Wushu events are performed using compulsory or individual routines in competition. Compulsory routines are those routines that have been already created for the athlete, resulting in each athlete performing basically the same set. Individual routines are routines that an athlete creates with the aid of his/her coach, while following certain rules for difficulty.

In addition to events for individual routines, some wushu competitions also feature dual and group events. The dual event, also called duilian (对练), is an event in which there is some form of sparring with weapons, or without weapons or even using bare hands against weapons. The dual event is usually spectacular and actions are choreographed beforehand. The group event, also known as jiti (集体), requires a group of people to perform together and smooth synchronization of actions are crucial. Usually, the group event also allows instrumental music to accompany the choreography during the performance. The carpet used for the group event is also larger than the one used for individual routines.

Previously, international wushu competitions most often used compulsory routines, while high-level competitions in China most often used individual routines. However, after the 2003 Wushu World Games in Macau it was decided to opt for individual routines in international competition with nandu (难度; difficulty movements) integrating a maximum 2 point nandu score into the overall maximum score of 10.

There is some controversy concerning the inclusion of nandu in wushu because many of the movements created for the specific events are not originally movements used in those styles. In addition the number of injuries which have resulted from the inclusion of these nandu have caused many people to question their inclusion.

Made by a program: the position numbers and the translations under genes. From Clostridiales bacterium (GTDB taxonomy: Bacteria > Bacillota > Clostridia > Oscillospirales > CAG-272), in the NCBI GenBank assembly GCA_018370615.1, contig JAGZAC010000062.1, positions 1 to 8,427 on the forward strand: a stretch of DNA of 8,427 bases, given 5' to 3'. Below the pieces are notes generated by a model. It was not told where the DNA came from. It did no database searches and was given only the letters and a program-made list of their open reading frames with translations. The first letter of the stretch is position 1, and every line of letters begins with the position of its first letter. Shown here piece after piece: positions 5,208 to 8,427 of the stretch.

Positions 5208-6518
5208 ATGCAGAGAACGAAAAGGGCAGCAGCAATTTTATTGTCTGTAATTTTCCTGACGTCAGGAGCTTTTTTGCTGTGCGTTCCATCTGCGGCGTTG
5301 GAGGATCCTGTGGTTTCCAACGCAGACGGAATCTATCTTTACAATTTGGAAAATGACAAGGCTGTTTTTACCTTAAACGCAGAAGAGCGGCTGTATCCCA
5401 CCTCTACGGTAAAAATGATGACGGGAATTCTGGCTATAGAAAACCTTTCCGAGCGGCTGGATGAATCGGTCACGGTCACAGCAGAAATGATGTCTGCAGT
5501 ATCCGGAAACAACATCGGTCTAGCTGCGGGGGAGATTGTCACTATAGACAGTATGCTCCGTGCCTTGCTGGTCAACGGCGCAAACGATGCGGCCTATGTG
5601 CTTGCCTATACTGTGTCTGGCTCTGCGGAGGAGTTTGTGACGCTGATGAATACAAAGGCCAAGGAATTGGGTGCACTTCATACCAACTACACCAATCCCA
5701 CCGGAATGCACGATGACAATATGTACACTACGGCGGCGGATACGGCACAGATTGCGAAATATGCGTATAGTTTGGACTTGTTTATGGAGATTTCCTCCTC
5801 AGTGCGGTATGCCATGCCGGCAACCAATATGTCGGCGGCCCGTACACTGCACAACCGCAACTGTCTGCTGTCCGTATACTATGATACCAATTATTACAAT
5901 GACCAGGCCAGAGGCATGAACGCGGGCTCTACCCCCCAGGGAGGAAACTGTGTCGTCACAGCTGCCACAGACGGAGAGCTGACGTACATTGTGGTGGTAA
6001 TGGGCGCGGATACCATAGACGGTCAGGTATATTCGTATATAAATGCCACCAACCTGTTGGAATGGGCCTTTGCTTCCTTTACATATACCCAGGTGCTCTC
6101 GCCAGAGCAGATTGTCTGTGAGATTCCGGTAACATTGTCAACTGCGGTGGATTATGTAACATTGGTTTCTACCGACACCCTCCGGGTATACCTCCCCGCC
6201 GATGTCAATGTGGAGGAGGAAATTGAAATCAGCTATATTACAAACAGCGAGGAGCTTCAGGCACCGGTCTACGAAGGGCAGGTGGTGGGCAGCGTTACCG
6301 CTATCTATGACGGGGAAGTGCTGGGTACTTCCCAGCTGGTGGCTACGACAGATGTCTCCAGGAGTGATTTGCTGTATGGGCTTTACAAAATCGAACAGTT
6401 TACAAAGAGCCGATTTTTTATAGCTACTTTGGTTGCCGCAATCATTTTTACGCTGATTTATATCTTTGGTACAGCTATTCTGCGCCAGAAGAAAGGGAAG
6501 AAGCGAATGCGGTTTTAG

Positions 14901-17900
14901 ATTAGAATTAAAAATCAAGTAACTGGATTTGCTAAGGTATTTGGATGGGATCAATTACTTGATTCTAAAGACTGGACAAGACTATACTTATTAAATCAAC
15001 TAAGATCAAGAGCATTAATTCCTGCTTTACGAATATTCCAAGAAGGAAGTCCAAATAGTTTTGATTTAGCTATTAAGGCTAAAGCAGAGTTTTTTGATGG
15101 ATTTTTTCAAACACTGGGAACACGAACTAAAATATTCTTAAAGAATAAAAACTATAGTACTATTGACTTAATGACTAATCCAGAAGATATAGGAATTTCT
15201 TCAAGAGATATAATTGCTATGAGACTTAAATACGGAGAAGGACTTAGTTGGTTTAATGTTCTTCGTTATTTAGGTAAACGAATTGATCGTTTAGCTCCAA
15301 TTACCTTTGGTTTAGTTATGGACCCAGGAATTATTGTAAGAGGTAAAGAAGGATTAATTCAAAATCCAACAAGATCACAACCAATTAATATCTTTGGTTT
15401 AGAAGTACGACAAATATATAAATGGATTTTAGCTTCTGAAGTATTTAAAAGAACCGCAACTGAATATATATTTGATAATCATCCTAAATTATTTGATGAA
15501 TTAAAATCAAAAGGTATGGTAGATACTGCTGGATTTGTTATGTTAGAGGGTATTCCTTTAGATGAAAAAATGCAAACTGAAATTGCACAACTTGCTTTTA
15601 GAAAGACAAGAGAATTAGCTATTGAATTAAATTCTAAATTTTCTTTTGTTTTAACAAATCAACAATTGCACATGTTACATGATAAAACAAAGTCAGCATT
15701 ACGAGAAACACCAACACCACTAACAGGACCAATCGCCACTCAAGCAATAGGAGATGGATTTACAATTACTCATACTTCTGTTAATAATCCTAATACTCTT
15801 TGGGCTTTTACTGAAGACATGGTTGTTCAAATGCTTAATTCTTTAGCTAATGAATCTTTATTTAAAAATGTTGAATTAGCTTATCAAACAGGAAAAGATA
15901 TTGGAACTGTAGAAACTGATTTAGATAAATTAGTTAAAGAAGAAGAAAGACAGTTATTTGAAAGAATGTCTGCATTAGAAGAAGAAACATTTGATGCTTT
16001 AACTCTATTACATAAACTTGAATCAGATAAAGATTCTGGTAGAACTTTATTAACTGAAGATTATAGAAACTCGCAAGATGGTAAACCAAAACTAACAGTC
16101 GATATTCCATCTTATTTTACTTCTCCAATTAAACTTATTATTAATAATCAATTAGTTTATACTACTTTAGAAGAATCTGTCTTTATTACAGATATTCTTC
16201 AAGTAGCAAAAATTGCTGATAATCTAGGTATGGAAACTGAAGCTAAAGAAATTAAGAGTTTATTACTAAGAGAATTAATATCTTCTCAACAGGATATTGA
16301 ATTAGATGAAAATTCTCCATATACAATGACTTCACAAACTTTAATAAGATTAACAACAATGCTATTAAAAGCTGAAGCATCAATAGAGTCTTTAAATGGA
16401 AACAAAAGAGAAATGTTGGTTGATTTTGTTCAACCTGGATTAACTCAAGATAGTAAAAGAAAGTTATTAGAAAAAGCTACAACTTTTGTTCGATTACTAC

Those who support the new difficulty requirements follow the assertion that they help to progress the sport and improve the overall physical quality of the athletes.


Chángquán (長拳/长拳 or Long Fist) refers to long-range extended wushu styles like Chāquán (查拳), Huaquan (華拳/华拳), Hongquan (洪拳; “flood fist”), and Shaolinquan (少林拳), but this wushu form is a modernized style derived from movements of these and other traditional styles. Changquan is the most widely seen of the wushu forms, and includes speed, power, accuracy, and flexibility. Changquan is difficult to perform, requiring great flexibility and athleticism, and is often practiced from a young age. All nandu movements must be made within 4 steps or it will not count for nandu points.

Nanquan (南拳 or Southern Fist) refers to wushu styles originating in south China (i.e., south of the Yangtze River, including Hongjiaquan (Hung Gar) (洪家拳), Cailifoquan (Choy Li Fut) (蔡李佛拳), and Yongchunquan (Wing Chun) (詠春拳/咏春拳). Many are known for vigorous, athletic movements with very stable, low stances and intricate hand movements. This wushu form is a modern style derived from movements of these and other traditional southern styles. Nanquan typically requires less flexibility and has fewer acrobatics than Changquan, but it also requires greater leg stability and power generation through leg and hip coordination. This event was created in 1960. All nandu movements must be made within 4 steps or it will not count for nandu points.